How Marijuana Legalization in America Is Destroying Mexican Drug Cartel Business

Tyler Durden's picture

Submitted by Mike Krieger of Liberty Blitzkrieg blog,

Nothing is more amusing (and sad) than when I see some ignorant out of stater commenting about how nightmarish the legalization of marijuana has been for Colorado. The most high-profile and hilarious example of this came from disgraced New Jersey Governor Chris Christie, who I have criticized sharply on several occasions, here, here and here. He foolishly spouted some hysterical nonsense last month when he said:

“See if you want to live in a major city in Colorado, where there’s head shops popping up on every corner and people flying into your airport just to come and get high. To me, it’s just not the quality of life we want to have here in the state of New Jersey and there’s no tax revenue that’s worth that.”

Honestly, what planet does this clown live on? As someone who actually lives in Colorado, I can tell you that the only thing that has changed since legalization is that there is a greater sense of freedom and people are no longer getting arrested in droves for non-violent drug possession charges. Let’s not forget that the police arrest someone every two seconds in America, many of which are for mere drug possession charges. Apparently, Christie thinks this is a good thing and ultimately results in this mythical wonderful “quality of life” that apparently exists in some corner of New Jersey where rainbow farting unicorns roam the countryside.


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As someone who spent nearly three decades in the New York metro area, and who has lived in Colorado now for over three years, I can tell you there’s no comparison. I’ve met many, many people who have intentionally left New Jersey for Colorado, yet I’ve never met a single person who has intentionally left Colorado for New Jersey. Perhaps that person exists and is currently flying back east on his unicorn and is therefore unavailable for comment.

Anyway, while we are on the topic, the Huffington Post posted a great article comparing the two states. They note:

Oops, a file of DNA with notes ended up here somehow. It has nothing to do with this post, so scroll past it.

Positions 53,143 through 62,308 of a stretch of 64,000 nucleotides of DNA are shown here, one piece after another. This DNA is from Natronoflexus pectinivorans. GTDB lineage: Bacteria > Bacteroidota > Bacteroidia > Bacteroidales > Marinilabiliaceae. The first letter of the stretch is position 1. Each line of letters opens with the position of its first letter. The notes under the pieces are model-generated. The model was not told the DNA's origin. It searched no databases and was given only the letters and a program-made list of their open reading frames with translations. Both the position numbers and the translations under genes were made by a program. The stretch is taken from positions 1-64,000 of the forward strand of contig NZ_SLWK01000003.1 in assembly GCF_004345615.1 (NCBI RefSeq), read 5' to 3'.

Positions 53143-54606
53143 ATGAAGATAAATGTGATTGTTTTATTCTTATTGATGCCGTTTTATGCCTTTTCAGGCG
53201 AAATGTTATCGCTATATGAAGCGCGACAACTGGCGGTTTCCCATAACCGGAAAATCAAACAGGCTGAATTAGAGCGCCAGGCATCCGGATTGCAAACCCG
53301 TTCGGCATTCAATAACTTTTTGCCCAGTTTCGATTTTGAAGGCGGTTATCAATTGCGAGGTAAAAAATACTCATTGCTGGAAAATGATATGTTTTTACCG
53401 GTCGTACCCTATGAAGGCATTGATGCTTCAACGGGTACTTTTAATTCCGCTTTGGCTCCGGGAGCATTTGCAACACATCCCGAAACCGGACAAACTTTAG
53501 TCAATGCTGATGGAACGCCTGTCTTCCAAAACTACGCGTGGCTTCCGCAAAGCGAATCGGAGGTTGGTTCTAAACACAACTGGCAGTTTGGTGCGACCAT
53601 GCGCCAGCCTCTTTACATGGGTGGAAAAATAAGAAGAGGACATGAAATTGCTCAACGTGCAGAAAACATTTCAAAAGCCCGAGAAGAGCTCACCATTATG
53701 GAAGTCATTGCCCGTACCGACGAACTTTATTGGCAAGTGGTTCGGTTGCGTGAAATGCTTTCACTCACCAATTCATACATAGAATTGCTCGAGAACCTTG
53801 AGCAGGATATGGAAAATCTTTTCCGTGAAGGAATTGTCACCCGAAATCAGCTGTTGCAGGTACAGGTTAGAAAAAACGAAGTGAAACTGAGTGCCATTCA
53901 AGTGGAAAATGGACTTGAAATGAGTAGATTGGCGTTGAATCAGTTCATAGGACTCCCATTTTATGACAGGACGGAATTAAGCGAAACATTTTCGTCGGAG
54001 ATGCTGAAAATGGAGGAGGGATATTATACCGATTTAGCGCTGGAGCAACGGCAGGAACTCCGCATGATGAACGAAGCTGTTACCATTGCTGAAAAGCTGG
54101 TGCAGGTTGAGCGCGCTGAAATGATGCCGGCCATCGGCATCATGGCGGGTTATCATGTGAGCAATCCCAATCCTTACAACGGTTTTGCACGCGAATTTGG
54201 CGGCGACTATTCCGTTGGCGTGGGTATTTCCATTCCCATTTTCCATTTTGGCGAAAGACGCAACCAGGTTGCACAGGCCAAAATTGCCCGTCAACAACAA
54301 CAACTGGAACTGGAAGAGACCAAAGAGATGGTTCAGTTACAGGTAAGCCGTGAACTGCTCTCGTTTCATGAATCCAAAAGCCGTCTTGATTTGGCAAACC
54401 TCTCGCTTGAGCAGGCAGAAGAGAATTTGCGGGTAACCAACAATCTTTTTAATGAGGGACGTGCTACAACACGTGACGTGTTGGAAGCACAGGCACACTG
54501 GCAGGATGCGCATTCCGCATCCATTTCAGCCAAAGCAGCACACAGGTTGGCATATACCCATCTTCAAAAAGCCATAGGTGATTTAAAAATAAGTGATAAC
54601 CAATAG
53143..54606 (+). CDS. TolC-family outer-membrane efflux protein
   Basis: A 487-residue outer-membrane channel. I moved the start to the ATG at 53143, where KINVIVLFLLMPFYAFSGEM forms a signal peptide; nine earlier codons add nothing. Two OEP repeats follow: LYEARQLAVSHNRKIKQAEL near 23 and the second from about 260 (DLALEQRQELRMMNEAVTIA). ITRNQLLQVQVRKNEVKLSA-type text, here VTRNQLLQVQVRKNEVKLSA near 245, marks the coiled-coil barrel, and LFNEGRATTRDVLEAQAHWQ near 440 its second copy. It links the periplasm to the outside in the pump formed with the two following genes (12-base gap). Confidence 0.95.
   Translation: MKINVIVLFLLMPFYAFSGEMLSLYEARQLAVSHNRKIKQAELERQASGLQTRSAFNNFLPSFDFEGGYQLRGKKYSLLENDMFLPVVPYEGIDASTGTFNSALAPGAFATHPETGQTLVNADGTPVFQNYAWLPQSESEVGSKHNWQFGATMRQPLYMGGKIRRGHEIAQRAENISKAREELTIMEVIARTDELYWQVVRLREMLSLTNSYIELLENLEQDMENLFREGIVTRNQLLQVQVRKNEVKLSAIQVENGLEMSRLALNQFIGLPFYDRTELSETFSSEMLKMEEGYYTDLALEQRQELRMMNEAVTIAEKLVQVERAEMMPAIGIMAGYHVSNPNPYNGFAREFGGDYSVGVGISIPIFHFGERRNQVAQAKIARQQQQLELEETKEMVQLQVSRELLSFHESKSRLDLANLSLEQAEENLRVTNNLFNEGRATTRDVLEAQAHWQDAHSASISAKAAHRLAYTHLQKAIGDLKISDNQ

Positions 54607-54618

Business climate: It turns out Colorado is a great place for business, ranking seventh out of the 50 states in a 2013 study from CNBC that took into consideration metrics like economy, infrastructure and the cost of doing business. New Jersey came in 42nd.


Forbes agrees, listing Colorado as the fifth best state for “business and careers.” New Jersey comes in 32nd on the Forbes list.


Economic growth and job creation: gathered data on just how well the 50 states do at creating jobs and fostering economic growth. They ranked Colorado second in the nation for innovation and entrepreneurship (New Jersey was 14th), 14th in economic performance (New Jersey came in at 33rd), and eighth for business climate (New Jersey was 49th).


The state of the states: Politico recently gathered various data points from the Census Bureau, the FBI and the Centers for Disease Control and Prevention, and incorporated them with a slew of other factors, including income, high school graduation rates, life expectancy and more. In their subsequent ranking of the 50 states, Colorado came in seventh overall, while New Jersey came in 12th.


General well-being: The health care company Healthways partnered up with Gallup in 2013 to evaluate well-being across the United States. Looking at residents’ habits and behavior, emotional and physical health, work environments and more, they determined that Colorado ranks seventh in overall well-being. New Jersey comes in 23rd.

Furthermore, the city I currently live in was recently ranked the most fit city in all of America, and 3 of the top 10 cities were in Colorado. New Jersey had no cities in the top ten. Although to be fair, Christie probably skews the data quite a bit. See the rankings here.

Technology and science: The Milken Institute, a California think tank, recently took a close look at how states foster growth in technology and science, two areas that will likely prove key to the United States’ economic recovery. Colorado was ranked fourth in the nation. New Jersey was ranked 15th.

Chris Christie is clearly an ill informed blowhard and let’s not forget this guy wants to become President. How scary is that?

Moving along to the meat of this piece, Vice recently published a great article explaining how the legalization of pot is causing Mexican drug cartels to reduce plantings of marijuana and it also describes the frighteningly irrational response from the DEA. It reports that:

Marijuana has accounted for nearly half of all total drug arrests in the US for the past 20 years, according to the FBI’s crime statistics. And according to the Department of Justice (DOJ), a large portion of the US illegal drug market is controlled directly by Mexican cartels. The DOJ’s National Drug Intelligence Center, which has since been shut down, found in 2011 that the top cartels controlled the majority of drug trade in marijuana, heroin, and methamphetamine in over 1,000 US cities.